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Custom, Land and Livelihood in Rural South ChinaThe Traditional Land Law of Hong Kong's New Territories, 1744-1948$
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Patrick H. Hase

Print publication date: 2013

Print ISBN-13: 9789888139088

Published to Hong Kong Scholarship Online: January 2014

DOI: 10.5790/hongkong/9789888139088.001.0001

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PRINTED FROM HONG KONG SCHOLARSHIP ONLINE (www.hongkong.universitypressscholarship.com). (c) Copyright Hong Kong University Press, 2021. An individual user may print out a PDF of a single chapter of a monograph in HKSO for personal use.date: 01 August 2021

The Next Heir

The Next Heir

Chapter:
(p.135) 6 The Next Heir
Source:
Custom, Land and Livelihood in Rural South China
Author(s):

Patrick H. Hase

Publisher:
Hong Kong University Press
DOI:10.5790/hongkong/9789888139088.003.0007

The next heir had an absolute right to inherit an undiminished ancestral estate, the sons, the brothers and the paternal male cousins were normally seen as heirs, sometimes the wife or the mother were also heirs as their livelihood depended on the land after the husband or son died. The heir had a right to redeem the sale of land, if he or she wasn’t involved in the transaction. Therefore, to make the sale absolute, most deeds state clearly that the next heirs had consented to the transaction and include a clause which states that the vendor cannot re-open discussions or try to raise the price paid to him or reduce the area of land transferred or try to redeem the sale. Despite what was stated on the deeds, sometimes redemption was achieved by the heirs by giving back the original purchase price, causing the original purchaser to lose out.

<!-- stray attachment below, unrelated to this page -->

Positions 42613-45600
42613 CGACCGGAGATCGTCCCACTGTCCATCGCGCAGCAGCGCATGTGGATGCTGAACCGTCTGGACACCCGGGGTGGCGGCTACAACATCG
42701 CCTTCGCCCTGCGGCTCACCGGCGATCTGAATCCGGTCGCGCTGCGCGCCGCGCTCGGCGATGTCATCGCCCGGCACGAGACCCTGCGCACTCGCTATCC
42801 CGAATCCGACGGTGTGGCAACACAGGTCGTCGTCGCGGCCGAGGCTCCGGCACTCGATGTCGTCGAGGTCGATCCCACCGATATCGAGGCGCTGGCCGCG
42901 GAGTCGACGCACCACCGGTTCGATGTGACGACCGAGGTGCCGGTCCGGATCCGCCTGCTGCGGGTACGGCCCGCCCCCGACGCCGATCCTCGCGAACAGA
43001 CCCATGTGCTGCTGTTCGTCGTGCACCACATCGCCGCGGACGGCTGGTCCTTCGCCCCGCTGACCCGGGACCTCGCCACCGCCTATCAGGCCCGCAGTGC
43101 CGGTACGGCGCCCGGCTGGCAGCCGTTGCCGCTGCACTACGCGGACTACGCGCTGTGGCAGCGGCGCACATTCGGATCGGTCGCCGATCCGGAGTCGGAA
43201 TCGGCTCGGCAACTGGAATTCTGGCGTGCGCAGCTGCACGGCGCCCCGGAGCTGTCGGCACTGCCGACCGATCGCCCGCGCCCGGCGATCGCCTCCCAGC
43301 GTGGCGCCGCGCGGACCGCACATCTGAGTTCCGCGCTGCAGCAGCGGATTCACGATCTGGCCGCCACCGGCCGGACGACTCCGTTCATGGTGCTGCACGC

Keywords:   Hong Kong, New Territories, Customary Land Law, Heir, Ancestral estate, Absolute sale, Redeem a sale

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